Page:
Kaiser Permanente is one of the biggest names in California healthcare—the managed care giant serves about 8 million residents of the state. Founded in 1945 in Oakland, and with hospitals and medical groups throughout the state, it’s an omnipresent nonprofit institution, playing roles not just in care, but also research and education. It’s also a regular and substantial contributor to statewide, public-private health initiatives, and now its latest major gift is going to—you guessed it—COVID-19, more specifically for contact tracing.

Along with several other health funders, Kaiser recently made a big move to expand and strengthen contact tracing in California through a plan implemented by the Public Health Institute’s Tracing Health program. Kaiser committed $63 million. The other funders—California Endowment, Ballmer Group, Conrad N. Hilton, James Irvine, California Wellness, Weingart, Sierra Health, Blue Shield of California, California Health Care, Heising-Simons and Skoll foundations—collectively pledged another $18.8 million, for a total of $81 million.

Experts, including those at the U.S. Centers for Disease Control, point to contact tracing as one key to slowing the spread of COVID-19 by identifying and monitoring people who have been in close contact with an infected person. This became glaringly obvious in California, when a March shutdown appeared to get the virus under control, with infection rates soaring soon after an optimistic July reopening of businesses and community life.

Kaiser Permanente Chair and CEO Greg A. Adams was quoted in a press release announcing the contact tracing partnership: “The recent increase of cases in California demonstrates the importance of being able to accurately track the virus and respond when and where it begins to surge in order to save lives. We are committed to helping the state deploy a robust contact-tracing strategy that will help Californians safely regain their livelihoods.”

The Tracing Health program will hire, train and manage teams of contact tracers in high-need and targeted communities in the state to work the phones and find out who might have been exposed to the coronavirus—before they get sick and infect yet more people. The contact tracers will work in their own communities, the idea being that people will be more likely to engage with those who share the same language and culture.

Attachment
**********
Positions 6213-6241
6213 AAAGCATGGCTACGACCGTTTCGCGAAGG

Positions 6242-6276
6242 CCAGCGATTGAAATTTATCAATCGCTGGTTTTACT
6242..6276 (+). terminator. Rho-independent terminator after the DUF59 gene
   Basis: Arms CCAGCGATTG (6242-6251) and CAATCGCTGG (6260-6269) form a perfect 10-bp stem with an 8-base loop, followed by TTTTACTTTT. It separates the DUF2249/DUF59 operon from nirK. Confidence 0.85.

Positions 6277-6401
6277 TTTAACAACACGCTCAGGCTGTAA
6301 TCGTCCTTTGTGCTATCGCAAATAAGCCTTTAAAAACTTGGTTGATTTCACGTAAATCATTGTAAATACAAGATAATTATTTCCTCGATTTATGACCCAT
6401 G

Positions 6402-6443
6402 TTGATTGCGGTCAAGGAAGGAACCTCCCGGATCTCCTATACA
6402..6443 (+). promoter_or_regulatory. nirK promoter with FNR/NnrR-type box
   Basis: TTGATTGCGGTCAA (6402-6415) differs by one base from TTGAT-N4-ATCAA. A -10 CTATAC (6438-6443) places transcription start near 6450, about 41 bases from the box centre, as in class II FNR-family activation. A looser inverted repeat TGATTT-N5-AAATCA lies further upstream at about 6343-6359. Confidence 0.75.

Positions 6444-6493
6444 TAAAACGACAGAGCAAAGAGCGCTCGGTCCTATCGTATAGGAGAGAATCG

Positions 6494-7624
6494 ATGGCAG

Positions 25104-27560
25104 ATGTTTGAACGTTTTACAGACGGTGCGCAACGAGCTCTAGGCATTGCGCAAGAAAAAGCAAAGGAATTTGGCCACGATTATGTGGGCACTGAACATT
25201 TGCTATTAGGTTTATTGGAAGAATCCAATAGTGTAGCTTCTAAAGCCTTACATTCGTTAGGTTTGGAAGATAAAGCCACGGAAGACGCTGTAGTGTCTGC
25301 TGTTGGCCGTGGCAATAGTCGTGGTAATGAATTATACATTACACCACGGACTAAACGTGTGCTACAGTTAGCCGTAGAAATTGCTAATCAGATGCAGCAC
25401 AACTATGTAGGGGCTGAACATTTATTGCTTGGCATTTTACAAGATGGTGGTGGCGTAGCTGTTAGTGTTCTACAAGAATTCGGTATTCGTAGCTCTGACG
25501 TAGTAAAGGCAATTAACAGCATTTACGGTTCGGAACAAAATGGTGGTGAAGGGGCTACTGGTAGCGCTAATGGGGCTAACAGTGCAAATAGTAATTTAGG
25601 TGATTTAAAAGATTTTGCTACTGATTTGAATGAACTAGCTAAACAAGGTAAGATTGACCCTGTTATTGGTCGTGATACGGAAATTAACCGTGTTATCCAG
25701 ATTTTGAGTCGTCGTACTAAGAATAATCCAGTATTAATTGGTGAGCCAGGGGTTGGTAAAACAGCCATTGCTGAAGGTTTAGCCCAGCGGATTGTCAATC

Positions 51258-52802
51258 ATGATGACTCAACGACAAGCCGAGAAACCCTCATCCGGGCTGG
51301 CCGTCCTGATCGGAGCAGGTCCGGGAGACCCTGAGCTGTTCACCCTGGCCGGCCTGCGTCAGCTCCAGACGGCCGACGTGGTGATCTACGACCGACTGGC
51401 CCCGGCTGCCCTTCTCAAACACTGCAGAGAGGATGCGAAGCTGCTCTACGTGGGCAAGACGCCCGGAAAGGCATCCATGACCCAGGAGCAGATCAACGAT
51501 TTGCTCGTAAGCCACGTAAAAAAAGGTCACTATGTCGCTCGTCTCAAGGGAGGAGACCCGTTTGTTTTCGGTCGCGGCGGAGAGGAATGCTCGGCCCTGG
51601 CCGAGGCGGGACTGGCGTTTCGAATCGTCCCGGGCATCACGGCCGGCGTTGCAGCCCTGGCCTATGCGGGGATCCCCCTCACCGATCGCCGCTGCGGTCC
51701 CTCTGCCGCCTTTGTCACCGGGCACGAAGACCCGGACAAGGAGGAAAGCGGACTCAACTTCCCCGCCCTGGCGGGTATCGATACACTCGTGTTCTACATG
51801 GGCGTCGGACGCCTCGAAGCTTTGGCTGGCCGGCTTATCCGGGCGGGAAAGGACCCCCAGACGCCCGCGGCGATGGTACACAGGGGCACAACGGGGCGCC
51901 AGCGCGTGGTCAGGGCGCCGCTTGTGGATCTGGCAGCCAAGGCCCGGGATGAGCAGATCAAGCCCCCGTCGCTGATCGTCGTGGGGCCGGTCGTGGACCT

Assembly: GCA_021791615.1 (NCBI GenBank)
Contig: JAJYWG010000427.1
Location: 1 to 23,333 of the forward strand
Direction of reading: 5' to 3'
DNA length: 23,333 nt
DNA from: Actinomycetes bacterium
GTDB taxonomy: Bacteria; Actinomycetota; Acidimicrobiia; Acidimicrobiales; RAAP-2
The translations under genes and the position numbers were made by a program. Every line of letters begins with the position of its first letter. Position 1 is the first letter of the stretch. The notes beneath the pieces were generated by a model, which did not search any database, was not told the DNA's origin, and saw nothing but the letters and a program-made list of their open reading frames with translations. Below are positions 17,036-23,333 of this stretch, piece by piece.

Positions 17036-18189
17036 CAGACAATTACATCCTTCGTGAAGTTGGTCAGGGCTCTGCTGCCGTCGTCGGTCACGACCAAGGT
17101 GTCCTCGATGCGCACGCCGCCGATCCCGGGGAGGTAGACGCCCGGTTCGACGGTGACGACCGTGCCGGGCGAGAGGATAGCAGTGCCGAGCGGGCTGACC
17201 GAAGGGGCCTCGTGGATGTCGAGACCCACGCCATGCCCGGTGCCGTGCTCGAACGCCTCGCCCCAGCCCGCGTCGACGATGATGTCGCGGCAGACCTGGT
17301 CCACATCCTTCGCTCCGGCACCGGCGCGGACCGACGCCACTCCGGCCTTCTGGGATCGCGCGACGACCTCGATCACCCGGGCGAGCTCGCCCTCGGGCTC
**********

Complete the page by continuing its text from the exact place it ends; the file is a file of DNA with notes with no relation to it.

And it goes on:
The Public Health Institute says more than half of its contract tracers are bilingual or multilingual, and most come from the communities they serve; the institute will use the same approach in California. The Kaiser/PHI initiative will recruit from within communities of color that have been disproportionately impacted by COVID-19. The hope is that this will have the dual benefit of quelling the COVID-19 outbreak while also providing the contact tracers with jobs and income in the short term. When the Kaiser/PHI contact tracing initiative has ended, the program will provide job training and skills to guide contact tracers into the health sector and other career paths after the initiative has ended.

Interestingly, this sort of community-based outreach model has been under study for several years throughout California. In the project, members of ethnic groups and communities are trained to assist their neighbors to improve their health and increase access to care.

Based on this and past funding initiatives, Kaiser is clearly aware that social problems like unemployment and racial equity are inextricable from the big picture of protecting public health. Beyond California, Kaiser recently committed more than $30 million—in a partnership with Local Initiatives Support Corporation, which also promised $30 million—to advance racial equity and justice by helping businesses in communities of color recover from the COVID-19 pandemic.

Back in 2018, Inside Philanthropy reported on a Kaiser investment of $200 million to address the country’s homelessness and the housing crisis. The money was to flow through the organization’s Thriving Communities Fund. Homelessness, as has been demonstrated, is a powerful factor in health: People who live on the street experience high levels of stress and face significantly higher risk of disease and death.

There is, of course, one glaring reason that Kaiser and the other funders needed to back the contact tracing initiative in California: The federal government didn’t do it. While we expect philanthropy to take visionary leaps, dive into areas that the government can’t, or supplement federal programming, contact tracing is a clear national need that should have been led from the federal level. While it’s heartening that these funders rallied to meet a need, it’s also yet another example of philanthropy trying to fill gaps left by a hobbled public sector.

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